Don’t call England failures over one bad day, says Marcus Trescothick

The tourists go into day four staring at defeat in the third Test and the series.

Rory Dollard
Saturday 26 March 2022 22:47
Comments
Jonny Bairstow was among the England batsman to fail against West Indies (Ricardo Mazalan/AP)
Jonny Bairstow was among the England batsman to fail against West Indies (Ricardo Mazalan/AP)

Batting coach Marcus Trescothick pleaded for England’s Caribbean tour not to be written off as a failure after “one bad day” left them staring at a demoralising series defeat in Grenada.

England made the running during drawn games in Antigua and Barbados and had everything to play for as they arrived for day three of the third Test decider against the West Indies.

Desperately disappointing with the ball, they watched on passively as Josh Da Silva compiled a maiden century, expertly shepherding number 11 Jayden Seales in a stand of 52.

Their efforts turned their overnight advantage of 28 into a dangerous lead of 93, enough scoreboard pressure to incite the latest shocking collapse from a batting line-up that is building up quite the collection.

At stumps they had limped to 103 for eight, a paltry lead of 10 after Kyle Mayers claimed a rousing haul of five for nine. A West Indian win looks to be inevitable, a result which would leave England winless in their last five series and a solitary win in their last 17 Tests.

But Trescothick did his best to spin a hint of optimism from an ugly scorecard, framing it as an aberration in the narrower context of the last three weeks.

“It’s all gone wrong, yes. We’ve had a really bad day and we’re really disappointed. But it’s easy over the course of what we’ve had over the winter to throw the baby out with the bathwater,” he said.

“We believe as coaching staff and players in that dressing room that we’ve made strides as a team over the course of the Test matches we’ve had here.

“We’ve had one bad day today and over the course of the series this is the first bad day we’ve had. Day one in Antigua we had a challenging day but fought back really well and then in Barbados we were really strong and controlled most of the game.

“Today it’s gone wrong, but it’s one bad day among 13 other days. We’ve been better than that over the course of the series but we’ve not turned up and made it work as we have done in previous games.

“We didn’t stand up on the pressure moments when it was going down to the wire.”

England made significant changes after the 4-0 Ashes defeat in January, with head coach Chris Silverwood, assistant Graham Thorpe and director of cricket Ashley Giles all losing their jobs while eight squad members were dropped. Among those were record wicket-takers James Anderson and Stuart Broad, both of whom remain highly interested in resuming their storied careers.

Any further hunger for change would centre on captain Joe Root, who has insisted he wants to remain for the long term but is struggling to post the kind of results he needs to back his position.

“I don’t think you can pinpoint the captain and say it’s his fault. I think it’s the group,” said Trescothick.

“Everyone will regret what happened because we haven’t been good enough as a team and we haven’t performed to the level we’ve put our standards at in the previous two Tests.”

Register for free to continue reading

Registration is a free and easy way to support our truly independent journalism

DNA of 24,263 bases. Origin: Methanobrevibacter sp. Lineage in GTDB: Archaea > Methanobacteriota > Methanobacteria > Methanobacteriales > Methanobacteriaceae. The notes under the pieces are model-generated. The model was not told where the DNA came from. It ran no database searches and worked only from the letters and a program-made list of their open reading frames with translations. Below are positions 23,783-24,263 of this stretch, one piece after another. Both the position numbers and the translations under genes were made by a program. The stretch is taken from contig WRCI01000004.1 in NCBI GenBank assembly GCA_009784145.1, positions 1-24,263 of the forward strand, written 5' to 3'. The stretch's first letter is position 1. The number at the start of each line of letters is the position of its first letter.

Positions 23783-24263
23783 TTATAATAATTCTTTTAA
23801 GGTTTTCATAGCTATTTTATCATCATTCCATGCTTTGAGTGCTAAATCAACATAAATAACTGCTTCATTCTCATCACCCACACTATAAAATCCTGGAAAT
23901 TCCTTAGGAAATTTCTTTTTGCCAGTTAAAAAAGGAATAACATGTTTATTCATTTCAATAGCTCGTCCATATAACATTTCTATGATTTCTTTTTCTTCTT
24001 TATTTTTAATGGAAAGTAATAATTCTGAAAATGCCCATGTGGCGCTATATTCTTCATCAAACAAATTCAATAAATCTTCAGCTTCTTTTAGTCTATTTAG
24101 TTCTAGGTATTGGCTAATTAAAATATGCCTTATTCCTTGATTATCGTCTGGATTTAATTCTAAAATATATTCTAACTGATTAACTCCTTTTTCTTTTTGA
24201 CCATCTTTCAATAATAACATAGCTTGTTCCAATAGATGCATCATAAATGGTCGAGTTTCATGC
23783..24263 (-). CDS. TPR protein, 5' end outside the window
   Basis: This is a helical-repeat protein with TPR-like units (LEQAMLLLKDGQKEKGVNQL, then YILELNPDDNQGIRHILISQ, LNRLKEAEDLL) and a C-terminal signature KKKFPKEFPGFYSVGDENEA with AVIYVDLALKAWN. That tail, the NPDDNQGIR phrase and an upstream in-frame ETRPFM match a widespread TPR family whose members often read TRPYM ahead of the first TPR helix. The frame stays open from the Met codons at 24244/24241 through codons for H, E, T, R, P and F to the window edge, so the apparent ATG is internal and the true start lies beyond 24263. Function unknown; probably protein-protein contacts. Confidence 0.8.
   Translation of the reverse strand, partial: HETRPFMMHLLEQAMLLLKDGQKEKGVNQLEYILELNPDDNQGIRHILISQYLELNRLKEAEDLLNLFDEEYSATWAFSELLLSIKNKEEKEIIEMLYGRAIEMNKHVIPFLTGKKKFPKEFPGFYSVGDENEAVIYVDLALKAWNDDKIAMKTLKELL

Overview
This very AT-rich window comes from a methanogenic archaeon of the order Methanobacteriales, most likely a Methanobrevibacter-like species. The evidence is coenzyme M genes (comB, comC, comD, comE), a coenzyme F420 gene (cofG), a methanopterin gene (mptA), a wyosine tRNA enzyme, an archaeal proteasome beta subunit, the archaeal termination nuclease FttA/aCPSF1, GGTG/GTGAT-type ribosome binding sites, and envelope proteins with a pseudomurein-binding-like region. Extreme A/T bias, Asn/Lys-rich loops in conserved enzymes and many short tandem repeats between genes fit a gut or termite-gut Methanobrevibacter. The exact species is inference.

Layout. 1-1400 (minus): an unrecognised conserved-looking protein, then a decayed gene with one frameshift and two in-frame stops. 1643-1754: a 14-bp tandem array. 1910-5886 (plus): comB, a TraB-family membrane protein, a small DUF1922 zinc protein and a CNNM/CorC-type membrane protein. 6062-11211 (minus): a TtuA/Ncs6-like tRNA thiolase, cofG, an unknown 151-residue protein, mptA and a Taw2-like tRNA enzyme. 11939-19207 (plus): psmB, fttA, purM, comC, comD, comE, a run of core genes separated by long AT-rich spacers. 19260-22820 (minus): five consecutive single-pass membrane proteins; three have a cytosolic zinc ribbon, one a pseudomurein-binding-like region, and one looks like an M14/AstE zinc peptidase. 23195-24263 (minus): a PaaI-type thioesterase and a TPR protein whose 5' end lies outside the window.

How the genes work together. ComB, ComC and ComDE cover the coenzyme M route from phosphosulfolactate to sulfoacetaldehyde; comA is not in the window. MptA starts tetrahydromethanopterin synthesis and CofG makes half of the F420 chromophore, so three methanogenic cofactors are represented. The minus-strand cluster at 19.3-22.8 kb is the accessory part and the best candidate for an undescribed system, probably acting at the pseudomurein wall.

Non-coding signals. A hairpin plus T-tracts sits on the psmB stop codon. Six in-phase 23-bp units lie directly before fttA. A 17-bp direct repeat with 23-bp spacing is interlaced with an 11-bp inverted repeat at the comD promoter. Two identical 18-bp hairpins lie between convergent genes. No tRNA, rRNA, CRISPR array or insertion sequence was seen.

By registering, you will also enjoy limited access to Premium articles, exclusive newsletters, commenting, and virtual events with our leading journalists

Please enter a valid email
Please enter a valid email
Must be at least 6 characters, include an upper and lower case character and a number
Must be at least 6 characters, include an upper and lower case character and a number
Must be at least 6 characters, include an upper and lower case character and a number
Please enter your first name
Special characters aren’t allowed
Please enter a name between 1 and 40 characters
Please enter your last name
Special characters aren’t allowed
Please enter a name between 1 and 40 characters
You must be over 18 years old to register
You must be over 18 years old to register
Opt-out-policy
You can opt-out at any time by signing in to your account to manage your preferences. Each email has a link to unsubscribe.

By clicking ‘Create my account’ you confirm that your data has been entered correctly and you have read and agree to our Terms of use, Cookie policy and Privacy notice.

This site is protected by reCAPTCHA and the Google Privacy policy and Terms of service apply.

Already have an account? sign in

By clicking ‘Register’ you confirm that your data has been entered correctly and you have read and agree to our Terms of use, Cookie policy and Privacy notice.

This site is protected by reCAPTCHA and the Google Privacy policy and Terms of service apply.

Register for free to continue reading

Registration is a free and easy way to support our truly independent journalism

By registering, you will also enjoy limited access to Premium articles, exclusive newsletters, commenting, and virtual events with our leading journalists

Already have an account? sign in

By clicking ‘Register’ you confirm that your data has been entered correctly and you have read and agree to our Terms of use, Cookie policy and Privacy notice.

This site is protected by reCAPTCHA and the Google Privacy policy and Terms of service apply.

Join our new commenting forum

Join thought-provoking conversations, follow other Independent readers and see their replies

Comments

Thank you for registering

Please refresh the page or navigate to another page on the site to be automatically logged inPlease refresh your browser to be logged in